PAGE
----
When your flight descends in Lima, you can gaze upon a city that touches the Pacific
Ocean and stretches to the distant hills. At its core, the city holds the historical cultures
of Peru inside a mixture of urban streets and colonial architecture. The city was founded
in the 16th century and labeled “the King of Cities.” The church and monastery of Santo
Domingo have roots dating back to 1540. A tranquil colonnade encircles the interior
courtyard. The interior contains mosaics depicting the life of St. Dominic, founder of the
The city embodies both the past and the energetic presence of modernity, from the
historic center of the Plaza de Armas to the contemporary seaside neighborhood of
Miraflores. Walkways line the cliffs, providing marvelous views overlooking the Pacific
Ocean. The scent of lemon juice emanates from celebrated restaurants specializing in
ceviche. Old colonial homes mix with pockets of verdant parks. Surfers ride the waves
stretching across the coastline. The ocean mists into the air after crashing against the
cliffs. You watch the abundance of hang gliders catching the sea breeze, drifting across
the sky. Lima embraces its past and delights in the present.
In the morning, the aroma of freshly pressed Peruvian coffee emanates from cafes, a
staple left over from the Spanish colonial era. Restaurants specializing in empanadas
and breakfast sandwiches stuffed with Peruvian ham and a spicy sauce open their
doors to locals en route to work. After breakfast, you travel by plane into the Andes,
where your private transfer is waiting at Alejandro Velasco Astete International Airport in
Cusco. North of the city, at an altitude averaging more than 8,600 feet above sea level
is the Sacred Valley.
The fertile landscape tucks into the tawny foothills of the Andes’ mountaintops, filled
with verdant grasses nourished by the Urubamba River. The landscape can be
breathtaking in of itself when you first gaze upon the rugged mountain summits hovering
over your hotel. The greenery is vibrant and encompassing. You have your first
encounter with the traditional culture of the Andes, seeing women dressed in colorful
clothing woven with intricate patterns.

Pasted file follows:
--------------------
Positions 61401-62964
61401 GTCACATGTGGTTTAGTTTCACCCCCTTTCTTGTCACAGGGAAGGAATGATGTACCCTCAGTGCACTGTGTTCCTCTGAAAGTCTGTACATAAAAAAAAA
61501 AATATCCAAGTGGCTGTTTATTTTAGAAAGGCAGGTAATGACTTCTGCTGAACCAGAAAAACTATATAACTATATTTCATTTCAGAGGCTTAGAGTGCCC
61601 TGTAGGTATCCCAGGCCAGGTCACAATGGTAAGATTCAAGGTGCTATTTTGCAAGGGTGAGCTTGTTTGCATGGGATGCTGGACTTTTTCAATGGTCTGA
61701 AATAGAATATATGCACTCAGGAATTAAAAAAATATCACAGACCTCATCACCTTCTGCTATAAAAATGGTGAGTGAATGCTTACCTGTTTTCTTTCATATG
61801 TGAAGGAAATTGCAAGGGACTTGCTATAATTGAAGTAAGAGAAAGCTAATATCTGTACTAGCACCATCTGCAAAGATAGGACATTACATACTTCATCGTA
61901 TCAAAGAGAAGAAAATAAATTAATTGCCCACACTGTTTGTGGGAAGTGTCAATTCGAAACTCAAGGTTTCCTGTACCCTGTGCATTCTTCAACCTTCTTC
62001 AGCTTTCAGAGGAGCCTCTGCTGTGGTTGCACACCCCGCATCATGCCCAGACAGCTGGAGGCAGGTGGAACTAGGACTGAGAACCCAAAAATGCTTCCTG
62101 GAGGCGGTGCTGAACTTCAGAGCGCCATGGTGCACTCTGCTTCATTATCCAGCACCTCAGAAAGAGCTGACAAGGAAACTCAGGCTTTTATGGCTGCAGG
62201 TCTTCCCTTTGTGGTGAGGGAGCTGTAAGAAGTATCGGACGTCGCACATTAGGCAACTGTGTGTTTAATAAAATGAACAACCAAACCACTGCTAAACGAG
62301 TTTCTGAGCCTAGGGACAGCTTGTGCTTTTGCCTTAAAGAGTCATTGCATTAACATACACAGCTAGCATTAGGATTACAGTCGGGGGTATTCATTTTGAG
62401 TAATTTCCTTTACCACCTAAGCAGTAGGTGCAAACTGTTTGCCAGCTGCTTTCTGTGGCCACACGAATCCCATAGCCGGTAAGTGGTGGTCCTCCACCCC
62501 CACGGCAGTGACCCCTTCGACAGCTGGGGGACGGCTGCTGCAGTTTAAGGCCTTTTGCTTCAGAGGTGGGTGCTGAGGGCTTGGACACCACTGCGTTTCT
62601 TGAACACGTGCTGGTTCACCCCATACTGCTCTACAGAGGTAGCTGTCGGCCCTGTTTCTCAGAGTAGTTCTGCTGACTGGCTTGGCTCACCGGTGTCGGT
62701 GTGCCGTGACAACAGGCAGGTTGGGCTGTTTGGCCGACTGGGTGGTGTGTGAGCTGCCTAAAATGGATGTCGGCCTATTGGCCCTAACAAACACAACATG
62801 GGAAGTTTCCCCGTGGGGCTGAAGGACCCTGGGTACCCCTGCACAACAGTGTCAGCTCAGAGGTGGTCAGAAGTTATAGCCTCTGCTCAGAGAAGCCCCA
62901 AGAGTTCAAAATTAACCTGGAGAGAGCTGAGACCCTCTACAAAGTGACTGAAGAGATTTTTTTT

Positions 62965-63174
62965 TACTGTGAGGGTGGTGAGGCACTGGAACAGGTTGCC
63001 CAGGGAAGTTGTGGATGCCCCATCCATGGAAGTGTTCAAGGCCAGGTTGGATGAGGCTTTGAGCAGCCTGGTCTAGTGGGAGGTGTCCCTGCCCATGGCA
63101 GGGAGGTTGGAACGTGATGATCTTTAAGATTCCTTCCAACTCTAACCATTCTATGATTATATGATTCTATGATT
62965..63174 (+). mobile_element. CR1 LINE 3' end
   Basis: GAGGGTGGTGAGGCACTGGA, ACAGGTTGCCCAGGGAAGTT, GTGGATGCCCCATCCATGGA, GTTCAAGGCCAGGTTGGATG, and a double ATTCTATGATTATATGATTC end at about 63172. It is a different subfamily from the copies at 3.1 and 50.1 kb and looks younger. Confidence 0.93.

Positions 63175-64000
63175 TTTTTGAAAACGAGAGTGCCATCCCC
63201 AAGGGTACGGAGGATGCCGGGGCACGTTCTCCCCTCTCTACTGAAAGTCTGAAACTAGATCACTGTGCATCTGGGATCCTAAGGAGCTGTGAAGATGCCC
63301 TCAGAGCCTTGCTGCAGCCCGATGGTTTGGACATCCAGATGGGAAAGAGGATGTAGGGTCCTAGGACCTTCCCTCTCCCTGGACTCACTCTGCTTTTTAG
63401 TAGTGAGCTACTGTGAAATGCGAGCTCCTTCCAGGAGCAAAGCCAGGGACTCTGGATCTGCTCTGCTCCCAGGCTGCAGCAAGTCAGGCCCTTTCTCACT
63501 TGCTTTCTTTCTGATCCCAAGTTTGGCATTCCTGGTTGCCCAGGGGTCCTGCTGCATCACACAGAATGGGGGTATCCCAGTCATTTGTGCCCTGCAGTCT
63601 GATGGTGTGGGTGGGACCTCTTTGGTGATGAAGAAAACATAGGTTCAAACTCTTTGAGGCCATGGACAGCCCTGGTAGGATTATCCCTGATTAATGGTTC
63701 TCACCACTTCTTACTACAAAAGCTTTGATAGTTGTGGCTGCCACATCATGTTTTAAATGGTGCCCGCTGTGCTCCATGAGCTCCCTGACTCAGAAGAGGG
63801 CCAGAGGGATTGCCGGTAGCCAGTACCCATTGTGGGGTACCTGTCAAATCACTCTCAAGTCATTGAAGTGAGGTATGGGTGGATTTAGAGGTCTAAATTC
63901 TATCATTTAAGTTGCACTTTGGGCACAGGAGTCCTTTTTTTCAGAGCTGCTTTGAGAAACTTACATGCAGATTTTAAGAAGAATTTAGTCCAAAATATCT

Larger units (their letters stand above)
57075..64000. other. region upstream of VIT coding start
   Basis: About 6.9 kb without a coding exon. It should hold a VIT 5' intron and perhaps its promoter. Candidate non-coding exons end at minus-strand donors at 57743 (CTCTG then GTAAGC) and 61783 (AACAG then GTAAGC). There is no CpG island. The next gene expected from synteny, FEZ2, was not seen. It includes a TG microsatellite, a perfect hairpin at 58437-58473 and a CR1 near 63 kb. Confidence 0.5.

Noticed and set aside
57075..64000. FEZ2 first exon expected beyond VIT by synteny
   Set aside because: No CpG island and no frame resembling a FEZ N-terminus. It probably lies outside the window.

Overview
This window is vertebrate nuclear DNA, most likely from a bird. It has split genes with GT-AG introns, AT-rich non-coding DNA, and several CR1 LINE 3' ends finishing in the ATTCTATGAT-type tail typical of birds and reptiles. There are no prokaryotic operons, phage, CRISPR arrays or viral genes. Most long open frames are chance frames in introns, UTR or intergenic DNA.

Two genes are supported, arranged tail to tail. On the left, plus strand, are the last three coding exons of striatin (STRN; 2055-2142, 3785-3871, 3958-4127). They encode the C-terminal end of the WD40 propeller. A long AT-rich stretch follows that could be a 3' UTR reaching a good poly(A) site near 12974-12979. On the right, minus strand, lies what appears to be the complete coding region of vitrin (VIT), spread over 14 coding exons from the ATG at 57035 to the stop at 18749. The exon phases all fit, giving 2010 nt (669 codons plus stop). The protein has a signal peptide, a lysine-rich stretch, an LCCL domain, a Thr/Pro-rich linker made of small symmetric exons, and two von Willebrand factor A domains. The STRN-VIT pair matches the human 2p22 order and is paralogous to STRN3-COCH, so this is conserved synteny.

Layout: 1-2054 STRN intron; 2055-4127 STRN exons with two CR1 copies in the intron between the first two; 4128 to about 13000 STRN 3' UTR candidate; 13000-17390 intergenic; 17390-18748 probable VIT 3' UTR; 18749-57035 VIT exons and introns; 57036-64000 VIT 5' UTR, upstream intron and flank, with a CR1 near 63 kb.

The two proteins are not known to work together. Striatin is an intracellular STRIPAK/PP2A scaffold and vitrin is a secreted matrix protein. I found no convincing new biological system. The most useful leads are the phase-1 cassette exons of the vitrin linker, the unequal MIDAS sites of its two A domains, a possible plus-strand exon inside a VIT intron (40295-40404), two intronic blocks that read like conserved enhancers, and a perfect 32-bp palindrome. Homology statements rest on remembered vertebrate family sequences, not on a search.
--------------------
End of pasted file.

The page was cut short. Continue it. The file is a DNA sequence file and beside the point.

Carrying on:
When you reach your hotel, you settle into the luxurious accommodations that assist in
settling you into the higher altitude and rural surroundings. The gardens have more than
35 species of birds fluttering in the haven of the Sacred Valley, including varieties of
hummingbirds. Hydrangeas blossom in the gardens with purple and blue petals. Visitors
do Tai Chi in the vast spaces to help acclimate to the altitude, learning to move with
careful intention and deep breaths. In the tranquility of your hotel, you have already
found the beauty of the Andes.
In the morning, the sweet aroma of hydrangeas drifts from the gardens. The
hummingbirds pollinate the flowers and flutter their wings at an average of 50 times per
second. You sip your morning coffee, enjoying the heat emanating from your mug, and
take in the view. Your guide meets you in the lobby ready to escort you into the beauty
of the Sacred Valley, beginning with the Incan ruins at Pisac. Climbing the hillside
above the town are magnificent terraces that look more like aesthetic decorations than
agricultural levels that were farmed on the irrigated land. Strong and sturdy stones hold
the mountainside walls in place.
A stairway ascends the hillside, rising diagonally around the terraces with flagstones,
and leading you from the edges of town to the top of the citadel. 15th-century Incan
ruins go beyond the agricultural tiers of the landscape. Massive stone doorways defend
the heart of the plateau, overlooking the terraces and expansive valley. Your heart
races with excitement as you discover the temples and baths of the ceremonial center.
The air is crisp in the shade and warm in the sunshine. Clouds pass by the
mountaintops, close enough to feel like you could touch them. The temples are made
with precision; the stones are stacked tightly together showcasing impressive intuitive
In the morning, the sun casts light over the lush landscape of the Sacred Valley. Your
private transfer escorts you to the train station at Ollantaytambo, where you settle into
your comfortable seat in the Vistadome. The glass dome of the train car allows you to
look out upon the bordering mountains before giving way to encompassing forests. You
pass the Urubamba River at a bend, following the concourse of the foothills carved by
the water over time. You reach the town of Aguas Calientes where your guide leads you
to the entrance of Machu Picchu.
You climb the stairs from the hill’s base until the view opens up to the terraces of hidden
site once forgotten with the ages. The buildings and terraces cascade down the hillside
looking over steep cliffs. At the edge of the site, you can see the towering form of
Huayna Picchu. Your guide leads you through the remains of the ancient city, pointing
out the temples, homes, and walls utilized by the Inca. The intihuatana translates to